The Importance of Passion in Your Career
I love people. Spending time with people, meeting new people, hosting people, sharing knowledge, learning new things, providing great customer service, collaborating with colleagues, networking, presenting to an audience, leading teams…..you name it, if there are people involved you’ll usually find me there.
Looking at my career path, it’s difficult to identify a clear direction when it includes 6 industries, 5 countries and 4 continents so far, (plus a fair bit of travel for both work and pleasure thrown in for good measure). On reflection, I’ve found that a major underlying pattern throughout my career is people. What do helping customers find the perfect pair of jeans, managing book distribution for self-published authors, human resources, international recruitment, facilitating workshops, business development and career coaching all have in common? You guessed it – people.
But enough about me… what’s YOUR passion?
As Dahl so eloquently suggests in the above quote, embrace your passion with both arms and bear it in mind as you embark on your career journey. Find new ways to engage with others who have similar areas of interest: join LinkedIn groups with others in your profession or industry, volunteer with a charity, follow thought leaders who inspire you on social media, attend networking events, participate in clubs, team sports, or student societies if you’re currently at university, find a mentor, pursue further education, write about your areas of expertise so others can learn and benefit from your experience – there are an infinite number of ways to share your passion!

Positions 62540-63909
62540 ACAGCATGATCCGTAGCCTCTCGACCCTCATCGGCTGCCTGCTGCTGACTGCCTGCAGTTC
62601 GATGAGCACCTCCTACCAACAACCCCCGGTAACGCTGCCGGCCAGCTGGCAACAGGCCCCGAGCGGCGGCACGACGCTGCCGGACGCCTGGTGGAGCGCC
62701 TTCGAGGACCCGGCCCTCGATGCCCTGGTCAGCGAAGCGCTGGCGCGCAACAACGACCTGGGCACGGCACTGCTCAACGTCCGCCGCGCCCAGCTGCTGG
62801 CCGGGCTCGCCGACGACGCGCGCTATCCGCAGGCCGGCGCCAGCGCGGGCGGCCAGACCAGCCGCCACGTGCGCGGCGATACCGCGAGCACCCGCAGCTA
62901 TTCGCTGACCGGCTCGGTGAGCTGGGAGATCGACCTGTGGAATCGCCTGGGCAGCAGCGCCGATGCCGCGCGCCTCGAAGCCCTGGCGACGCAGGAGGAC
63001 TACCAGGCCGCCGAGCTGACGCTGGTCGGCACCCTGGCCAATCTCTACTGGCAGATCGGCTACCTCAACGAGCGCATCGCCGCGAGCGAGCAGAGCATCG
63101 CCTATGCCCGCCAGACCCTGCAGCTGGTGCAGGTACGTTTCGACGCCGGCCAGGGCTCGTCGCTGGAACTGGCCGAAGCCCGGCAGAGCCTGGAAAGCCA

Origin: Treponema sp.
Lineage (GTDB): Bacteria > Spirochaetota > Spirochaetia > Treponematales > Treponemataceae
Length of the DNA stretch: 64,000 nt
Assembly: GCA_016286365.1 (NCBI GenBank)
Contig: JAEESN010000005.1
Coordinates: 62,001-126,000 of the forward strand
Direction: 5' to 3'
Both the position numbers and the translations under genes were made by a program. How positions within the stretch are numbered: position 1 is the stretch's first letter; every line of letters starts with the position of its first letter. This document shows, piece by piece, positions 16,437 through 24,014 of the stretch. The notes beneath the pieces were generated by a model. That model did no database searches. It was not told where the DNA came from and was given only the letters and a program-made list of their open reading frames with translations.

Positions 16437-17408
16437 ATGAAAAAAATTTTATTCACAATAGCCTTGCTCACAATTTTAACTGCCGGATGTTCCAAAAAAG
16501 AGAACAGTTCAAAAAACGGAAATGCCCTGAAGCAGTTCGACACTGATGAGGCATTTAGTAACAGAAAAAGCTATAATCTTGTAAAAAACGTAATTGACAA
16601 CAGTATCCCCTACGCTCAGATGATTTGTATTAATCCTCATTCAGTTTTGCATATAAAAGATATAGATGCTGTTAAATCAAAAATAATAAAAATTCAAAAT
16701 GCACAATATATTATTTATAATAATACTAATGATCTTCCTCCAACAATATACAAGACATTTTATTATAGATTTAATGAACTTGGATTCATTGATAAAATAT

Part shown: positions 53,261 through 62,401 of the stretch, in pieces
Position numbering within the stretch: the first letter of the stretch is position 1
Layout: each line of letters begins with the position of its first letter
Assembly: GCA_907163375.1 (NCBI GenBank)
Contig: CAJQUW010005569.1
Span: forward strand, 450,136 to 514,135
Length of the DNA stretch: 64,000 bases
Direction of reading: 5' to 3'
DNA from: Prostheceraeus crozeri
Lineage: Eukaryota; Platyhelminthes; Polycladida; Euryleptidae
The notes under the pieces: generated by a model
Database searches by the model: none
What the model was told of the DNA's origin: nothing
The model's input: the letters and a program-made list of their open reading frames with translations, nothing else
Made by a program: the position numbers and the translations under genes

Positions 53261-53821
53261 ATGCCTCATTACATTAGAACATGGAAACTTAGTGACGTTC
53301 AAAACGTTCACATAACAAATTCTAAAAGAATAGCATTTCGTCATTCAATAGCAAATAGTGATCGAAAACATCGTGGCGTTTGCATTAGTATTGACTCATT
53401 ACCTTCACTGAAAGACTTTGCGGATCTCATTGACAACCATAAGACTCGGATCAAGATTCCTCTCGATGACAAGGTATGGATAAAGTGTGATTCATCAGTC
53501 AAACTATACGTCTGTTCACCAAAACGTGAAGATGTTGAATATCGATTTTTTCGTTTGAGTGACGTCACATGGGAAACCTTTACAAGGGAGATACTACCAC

Identifying your passion(s) can also help you manage uncertainty throughout your career. I worked in retail throughout my undergraduate degree, and as a 19 year old in Canada I never imagined I’d one day be living in Australia and working as a Career Coach. In addition to being a people person, I’m passionate about international travel and experiencing new cultures, and these have certainly also influenced my seemingly random career path. In fact, Pryor & Bright’s Chaos Theory of Careers describes how to navigate the complexity of modern career paths: release control and embrace uncertainty in order to enhance our careers.
So choose your field of study, obtain your degree or other qualifications, and decide on the direction your career will take – but stay open to new and creative possibilities which you might not have considered! As we increasingly hear about ‘The Future of Work’ – how the skills needed to stay competitive in the workplace will change and the workforce will evolve as technology continues to advance – the concepts behind the Chaos Theory of Careers becomes increasingly important for all of us. That’s why you can’t lose sight of your passions, and remember to share them with others too, because in the words of another wise writer, Dr. Seuss: Oh, the places you’ll go!
This article was originally published on LinkedIn.
By Courtney Wright
Business Development Manager
Courtney Wright is an experienced international recruiter and the Business Development Manager in UTS Careers at the University of Technology Sydney.